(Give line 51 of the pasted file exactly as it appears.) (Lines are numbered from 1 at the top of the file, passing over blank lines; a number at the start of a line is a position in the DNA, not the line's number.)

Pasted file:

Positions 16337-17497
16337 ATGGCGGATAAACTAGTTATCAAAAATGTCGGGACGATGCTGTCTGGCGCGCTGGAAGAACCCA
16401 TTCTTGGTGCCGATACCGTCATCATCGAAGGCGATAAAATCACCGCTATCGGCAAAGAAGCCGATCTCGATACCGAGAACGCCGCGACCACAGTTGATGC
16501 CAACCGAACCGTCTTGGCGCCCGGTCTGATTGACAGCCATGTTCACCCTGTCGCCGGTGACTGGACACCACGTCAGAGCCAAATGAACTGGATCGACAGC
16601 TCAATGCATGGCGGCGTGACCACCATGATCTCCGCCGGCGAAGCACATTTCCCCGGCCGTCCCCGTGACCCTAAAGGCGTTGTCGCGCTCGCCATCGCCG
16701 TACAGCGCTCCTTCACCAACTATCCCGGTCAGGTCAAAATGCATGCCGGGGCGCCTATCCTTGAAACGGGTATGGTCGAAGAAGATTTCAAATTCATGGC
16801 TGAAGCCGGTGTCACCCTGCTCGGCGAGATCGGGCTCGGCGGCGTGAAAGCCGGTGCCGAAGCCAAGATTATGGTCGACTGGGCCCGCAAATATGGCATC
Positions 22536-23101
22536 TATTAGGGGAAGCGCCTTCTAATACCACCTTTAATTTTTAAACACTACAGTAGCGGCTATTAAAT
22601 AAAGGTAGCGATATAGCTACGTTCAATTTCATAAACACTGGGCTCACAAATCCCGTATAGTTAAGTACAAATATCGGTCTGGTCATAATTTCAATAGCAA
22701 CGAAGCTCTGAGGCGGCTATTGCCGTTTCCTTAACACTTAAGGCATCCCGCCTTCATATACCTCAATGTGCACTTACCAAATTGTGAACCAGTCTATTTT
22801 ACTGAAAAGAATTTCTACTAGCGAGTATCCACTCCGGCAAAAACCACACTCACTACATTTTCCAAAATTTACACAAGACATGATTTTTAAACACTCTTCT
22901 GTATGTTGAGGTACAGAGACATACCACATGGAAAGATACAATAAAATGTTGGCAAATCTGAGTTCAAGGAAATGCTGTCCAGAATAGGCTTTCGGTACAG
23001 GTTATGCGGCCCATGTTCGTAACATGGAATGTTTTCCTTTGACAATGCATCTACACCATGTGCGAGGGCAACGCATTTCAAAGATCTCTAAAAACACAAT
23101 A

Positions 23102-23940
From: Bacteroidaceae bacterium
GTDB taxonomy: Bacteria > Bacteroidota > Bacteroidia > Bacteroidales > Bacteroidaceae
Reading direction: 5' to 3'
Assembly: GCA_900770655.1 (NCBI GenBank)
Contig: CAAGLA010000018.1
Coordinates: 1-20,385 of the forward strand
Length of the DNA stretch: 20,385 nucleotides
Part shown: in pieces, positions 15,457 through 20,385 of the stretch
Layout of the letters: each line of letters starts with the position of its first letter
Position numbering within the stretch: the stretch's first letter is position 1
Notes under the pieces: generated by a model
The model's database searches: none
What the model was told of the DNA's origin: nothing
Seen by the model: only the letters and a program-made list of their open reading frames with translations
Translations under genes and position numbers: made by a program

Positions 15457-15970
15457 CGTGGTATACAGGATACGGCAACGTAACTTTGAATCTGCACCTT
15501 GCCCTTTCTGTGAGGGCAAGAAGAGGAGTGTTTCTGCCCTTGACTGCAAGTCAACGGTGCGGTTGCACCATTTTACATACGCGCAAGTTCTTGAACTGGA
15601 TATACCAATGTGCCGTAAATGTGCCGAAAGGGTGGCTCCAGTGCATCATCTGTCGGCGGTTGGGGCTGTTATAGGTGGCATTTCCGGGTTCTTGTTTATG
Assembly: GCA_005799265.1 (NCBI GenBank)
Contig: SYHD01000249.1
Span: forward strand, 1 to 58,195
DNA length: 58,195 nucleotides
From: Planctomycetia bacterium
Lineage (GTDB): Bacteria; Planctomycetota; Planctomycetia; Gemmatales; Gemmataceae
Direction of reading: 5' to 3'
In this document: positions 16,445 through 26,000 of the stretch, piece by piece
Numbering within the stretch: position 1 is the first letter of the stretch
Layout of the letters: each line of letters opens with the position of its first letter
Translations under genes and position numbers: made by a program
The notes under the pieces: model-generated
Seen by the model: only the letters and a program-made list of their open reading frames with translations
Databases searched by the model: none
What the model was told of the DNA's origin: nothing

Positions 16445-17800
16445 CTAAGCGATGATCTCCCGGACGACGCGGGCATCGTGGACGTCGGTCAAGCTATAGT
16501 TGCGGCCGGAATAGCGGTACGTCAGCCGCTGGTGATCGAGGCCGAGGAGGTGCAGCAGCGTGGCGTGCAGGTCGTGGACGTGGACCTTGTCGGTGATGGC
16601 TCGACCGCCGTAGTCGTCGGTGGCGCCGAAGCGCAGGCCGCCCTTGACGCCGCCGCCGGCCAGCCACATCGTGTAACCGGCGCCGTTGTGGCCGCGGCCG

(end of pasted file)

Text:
Positions 16445-17800